Building a similar sort of sharing network among the faculty in the system is an even larger challenge. The culture-building work has been ongoing work for years now, but one can acknowledge all the hard work and progress to-date while still also recognizing that this is a huge project that has barely begun. Certainly, having common resources and common platform supported by OEI has provided a boost, as has the inclusion of faculty voices in the OEI planning process. The augmentation grants, which will likely include instructional design support, represent another opportunity. But to me, one of the most interesting vectors for culture-building is the course exchange course quality rubric. Every course on the exchange has to be evaluated against a rubric of evidence-backed effective online teaching practices. As the pace at which exchange courses are developed increases, OEI will not be able to keep up with demand to evaluate these courses using central staff. So they are creating a peer reviewer mechanism in which faculty on the campuses are trained on the rubric and presumably compensated to review courses that are candidates for the exchange.
This opportunity fascinates me. We know that faculty who go through an expert-supported course redesign process often experience intellectually deep and emotionally moving shifts in their teaching strategies. Is the same true when faculty are trained reviewers of their colleagues’ redesigned courses? What effect will simply exposing faculty to more and different course designs have? How will their role as reviewers and critiquers shape or enhance that effect? Can a continuously improved and updated rubric become a vector for sharing new research-supported processes across the system on an ongoing basis? Will the impact be broad and deep enough to foster new kinds of intra- and inter-campus faculty dialogs about the scholarship of teaching and learning (SoTL)? Will these cultural changes help to foster alignment around continuous operational improvement for enabling student success? This is the last mile problem of higher education. Operational excellence at student success cannot be achieved unless it is infused in the daily operations in individual classrooms. That requires affirmative faculty buy-in, support, training, and embedding in a culture that invites them into the larger conversation.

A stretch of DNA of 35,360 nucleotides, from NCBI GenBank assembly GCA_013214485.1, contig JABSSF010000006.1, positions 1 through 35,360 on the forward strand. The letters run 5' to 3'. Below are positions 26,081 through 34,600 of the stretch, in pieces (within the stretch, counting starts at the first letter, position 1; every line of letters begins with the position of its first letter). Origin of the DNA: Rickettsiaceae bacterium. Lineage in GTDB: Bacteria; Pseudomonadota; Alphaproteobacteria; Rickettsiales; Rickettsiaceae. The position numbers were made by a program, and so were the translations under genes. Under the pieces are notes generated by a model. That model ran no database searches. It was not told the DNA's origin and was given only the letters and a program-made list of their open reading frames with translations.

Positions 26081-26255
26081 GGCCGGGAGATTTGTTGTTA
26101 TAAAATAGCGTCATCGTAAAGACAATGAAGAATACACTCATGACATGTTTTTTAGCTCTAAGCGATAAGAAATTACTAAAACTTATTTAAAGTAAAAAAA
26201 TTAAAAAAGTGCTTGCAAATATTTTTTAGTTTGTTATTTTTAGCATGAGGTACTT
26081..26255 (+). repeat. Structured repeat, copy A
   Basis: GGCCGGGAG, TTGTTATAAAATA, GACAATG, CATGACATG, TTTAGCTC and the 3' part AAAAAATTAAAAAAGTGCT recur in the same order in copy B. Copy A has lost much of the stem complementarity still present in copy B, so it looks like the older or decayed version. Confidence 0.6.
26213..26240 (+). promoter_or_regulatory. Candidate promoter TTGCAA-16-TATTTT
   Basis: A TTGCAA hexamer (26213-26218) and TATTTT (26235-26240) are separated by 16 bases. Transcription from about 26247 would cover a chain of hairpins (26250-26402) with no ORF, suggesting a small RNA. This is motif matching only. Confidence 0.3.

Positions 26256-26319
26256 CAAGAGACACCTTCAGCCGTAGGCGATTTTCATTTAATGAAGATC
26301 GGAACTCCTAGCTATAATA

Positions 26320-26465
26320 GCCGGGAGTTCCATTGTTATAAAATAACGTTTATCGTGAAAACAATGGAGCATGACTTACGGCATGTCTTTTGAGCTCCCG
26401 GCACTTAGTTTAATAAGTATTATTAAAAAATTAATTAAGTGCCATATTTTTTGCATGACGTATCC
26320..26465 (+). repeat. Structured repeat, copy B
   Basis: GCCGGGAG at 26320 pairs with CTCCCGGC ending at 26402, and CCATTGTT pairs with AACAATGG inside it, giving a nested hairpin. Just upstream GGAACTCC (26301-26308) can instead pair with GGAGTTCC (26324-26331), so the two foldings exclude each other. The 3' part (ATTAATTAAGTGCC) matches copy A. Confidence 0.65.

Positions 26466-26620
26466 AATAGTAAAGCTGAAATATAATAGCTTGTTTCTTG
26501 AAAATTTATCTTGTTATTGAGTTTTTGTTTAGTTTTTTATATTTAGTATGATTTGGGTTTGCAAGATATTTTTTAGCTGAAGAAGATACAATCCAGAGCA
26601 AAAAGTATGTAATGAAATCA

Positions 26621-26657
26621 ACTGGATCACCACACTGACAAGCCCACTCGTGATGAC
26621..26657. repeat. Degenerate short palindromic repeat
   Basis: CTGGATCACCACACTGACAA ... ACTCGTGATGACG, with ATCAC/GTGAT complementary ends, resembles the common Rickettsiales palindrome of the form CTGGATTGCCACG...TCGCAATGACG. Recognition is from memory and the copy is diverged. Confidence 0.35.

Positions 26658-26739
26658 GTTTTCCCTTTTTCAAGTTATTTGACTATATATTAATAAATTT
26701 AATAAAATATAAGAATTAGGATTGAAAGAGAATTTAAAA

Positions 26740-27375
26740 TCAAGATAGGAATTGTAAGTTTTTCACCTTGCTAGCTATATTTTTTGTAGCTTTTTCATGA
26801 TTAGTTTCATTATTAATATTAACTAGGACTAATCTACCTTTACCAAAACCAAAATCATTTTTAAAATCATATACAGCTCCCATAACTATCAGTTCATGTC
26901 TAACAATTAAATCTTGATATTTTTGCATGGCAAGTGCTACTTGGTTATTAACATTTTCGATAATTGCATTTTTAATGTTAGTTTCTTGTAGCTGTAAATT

This is highly reminiscent of the cultural transition that doctors had to make from the mid-Nineteenth through the mid-Twentieth Century. In the 1840s, one could begin practicing as a physician with no medical training at all, just as one can start practicing as professor with no pedagogical training today. Doctors learned medicine from whomever they happened to train with and whatever they read in the newspaper ads about cures and treatments ranging from early antiseptics to leeches and literal snake oil, with no easy way to distinguish them. There were no major conferences or respected, peer-reviewed journals. There were no standards for quality research or convincing evidence. There were a handful of teaching hospitals and medical colleges of wildly varying quality that touched only a small minority of practicing physicians. All of these institutions, all of this social infrastructure, needed to be built and bought into by physicians before antiseptics could be differentiated from snake oil, the signal separated from the noise, regarding “progress” or “innovations” that might help their patients’ welfare.
OEI has accomplished some remarkable early successes in an extremely challenging context. But the degree to which they are able to move 114 California community colleges toward better support of student success as a group may well depend on the ability of the social infrastructure they are creating to reach faculty, be embraced by them, and and foster a culture in which academics collaborate differently and more intensively in their day-to-day work of helping students to succeed, one student at a time.
- Disclosure: CCC OEI is a consulting client of ours. [↩]